Regardless of the entity, every organization has access to the same three levers for success.
As a leader, you can help your company capitalize on its assets, the skills of employees and the value of the good will the organization has earned with customers, the industry and in the market. You can also leverage what your company does, by producing better products or delivering better services than your competitors. But, leveraging the knowledge developed within the organization, especially the diverse knowledge of individuals on your team and the unique perspectives that different passions offer, is perhaps the most powerful weapon in your arsenal for success.
This fact became particularly evident recently when I worked with an executive team from a large biotech company. They’d been struggling with solving three major strategic issues, and efforts thus far had done little more than generate frustration and resentment among team members.
As an experiment, the CEO and I decided to separate the executives into three teams, each assigned to work on the business issues central to the company’s ongoing success. These included topic areas such as cultural integration of a newly acquired company; solving a manufacturing capacity issue; and sourcing diverse talent for a rapidly expanding division.
The approach pushed the executives outside of their comfort zone by requiring that they form teams comprised of more than “the usual suspects” -- more than the individuals whose job roles related to the specific issues under discussion.
Not surprisingly, the idea of expanding the project team composition was at first met with skepticism.
“What do I know about manufacturing processes?” David inquired. “I’m the legal counsel for the company. My job is to protect the company and keep us out of legal jeopardy.”
It was true that David had a point. He was trained as an attorney. Yet, focusing only on his technical area of expertise left untapped the unique set of passions he has -- powerful aspects of David’s personality that expand the insights he can glean from any challenge he contemplates.
David has a "discoverer" passion, which makes him particularly adept at digging into an issue, uncovering hidden facts and validating ideas. When he applied that passion to the manufacturing capacity problem, David was able to help the team quickly identify a major sourcing block and uncover a facilities design issue that were at the root of the problem.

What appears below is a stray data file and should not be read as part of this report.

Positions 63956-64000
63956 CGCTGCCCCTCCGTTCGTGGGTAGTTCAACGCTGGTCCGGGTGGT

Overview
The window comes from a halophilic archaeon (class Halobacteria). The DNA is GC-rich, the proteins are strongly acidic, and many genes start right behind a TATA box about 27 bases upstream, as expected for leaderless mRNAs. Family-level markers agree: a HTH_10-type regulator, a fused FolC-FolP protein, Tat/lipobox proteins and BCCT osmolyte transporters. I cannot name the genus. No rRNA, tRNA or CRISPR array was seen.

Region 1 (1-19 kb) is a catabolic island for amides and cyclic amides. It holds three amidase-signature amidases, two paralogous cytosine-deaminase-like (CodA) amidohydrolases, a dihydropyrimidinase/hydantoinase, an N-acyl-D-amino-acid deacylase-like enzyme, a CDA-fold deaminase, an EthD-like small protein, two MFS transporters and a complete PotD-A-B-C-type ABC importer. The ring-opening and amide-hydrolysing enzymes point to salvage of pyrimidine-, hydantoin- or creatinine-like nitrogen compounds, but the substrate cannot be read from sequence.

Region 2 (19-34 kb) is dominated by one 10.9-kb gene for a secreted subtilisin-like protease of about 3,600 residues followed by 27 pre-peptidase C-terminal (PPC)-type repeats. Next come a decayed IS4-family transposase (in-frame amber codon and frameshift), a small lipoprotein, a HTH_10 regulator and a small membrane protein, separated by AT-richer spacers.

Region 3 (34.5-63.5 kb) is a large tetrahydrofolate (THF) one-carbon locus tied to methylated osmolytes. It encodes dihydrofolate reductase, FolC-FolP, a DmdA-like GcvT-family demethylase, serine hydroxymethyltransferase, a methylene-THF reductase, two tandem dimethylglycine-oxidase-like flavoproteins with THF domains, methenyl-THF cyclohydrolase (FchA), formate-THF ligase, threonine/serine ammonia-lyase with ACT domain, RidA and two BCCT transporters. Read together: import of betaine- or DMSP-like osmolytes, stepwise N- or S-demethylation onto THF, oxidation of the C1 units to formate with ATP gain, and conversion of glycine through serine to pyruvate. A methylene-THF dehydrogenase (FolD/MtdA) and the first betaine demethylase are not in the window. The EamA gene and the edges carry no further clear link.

Randy, the head of business development, has a "conceiver" passion. He thrives best when challenged to innovate, to develop and explore out-of-the-box ideas. He generates his most groundbreaking concepts when working with others as the ‘devil’s advocate’ and challenging conventional thinking.
“I’ve only invited Randy to my meetings when I had a specific issue that he and his team could solve,” said Lisa. “Now I realize that I should invite him to all of my staff meetings. His ideas today made a huge difference with our progress on sourcing diverse employees for our manufacturing facilities and stemming the hemorrhage of talent being recruited away from the that company we recently acquired.”
The teams advanced more on the strategic issues in three hours than they had in months of struggling because they worked together across silos, beyond functional roles and responsibilities, and embraced the diversity of thought that passions provide.
What they had done during the experiment was capitalize on one of the three major levers that organizations have at their disposal for success: how knowledge gets generated and utilized. The individual passions of each team member contributed immensely to their results.
Here are the diverse perspectives available from the 10 key passion archetypes on your team, which can provide important support for solving business challenges:
It’s worth taking time to understand the deeper aspects of personality, in the form of the passions of the people you’re leading. Leveraging those passions by mining for their diverse perspectives, especially when trying to solve strategic challenges, offers a competitive advantage that skills alone can’t beat.
Alaina Love is CEO of Purpose Linked Consulting and co-author of “The Purpose Linked Organization: How Passionate Leaders Inspire Winning Teams and Great Results” (McGraw-Hill). She is a recovering HR executive, a global speaker and leadership expert, and passionate about everything having to do with, well … passion. Her passion archetypes are Builder, Transformer and Healer. You can learn more about how to grow leaders, build passionate teams and leverage passion to create great customer outcomes here.
When she’s not working with her Fortune 500 client base, Love is busy writing her next book, “Passionality, The Art and Science of Finding Your Passion and Living Your Bliss,” which explores the alignment of personality, purpose and passion, and the science of how it contributes to our well being. Follow Love on Twitter, Facebook, YouTube or her blog.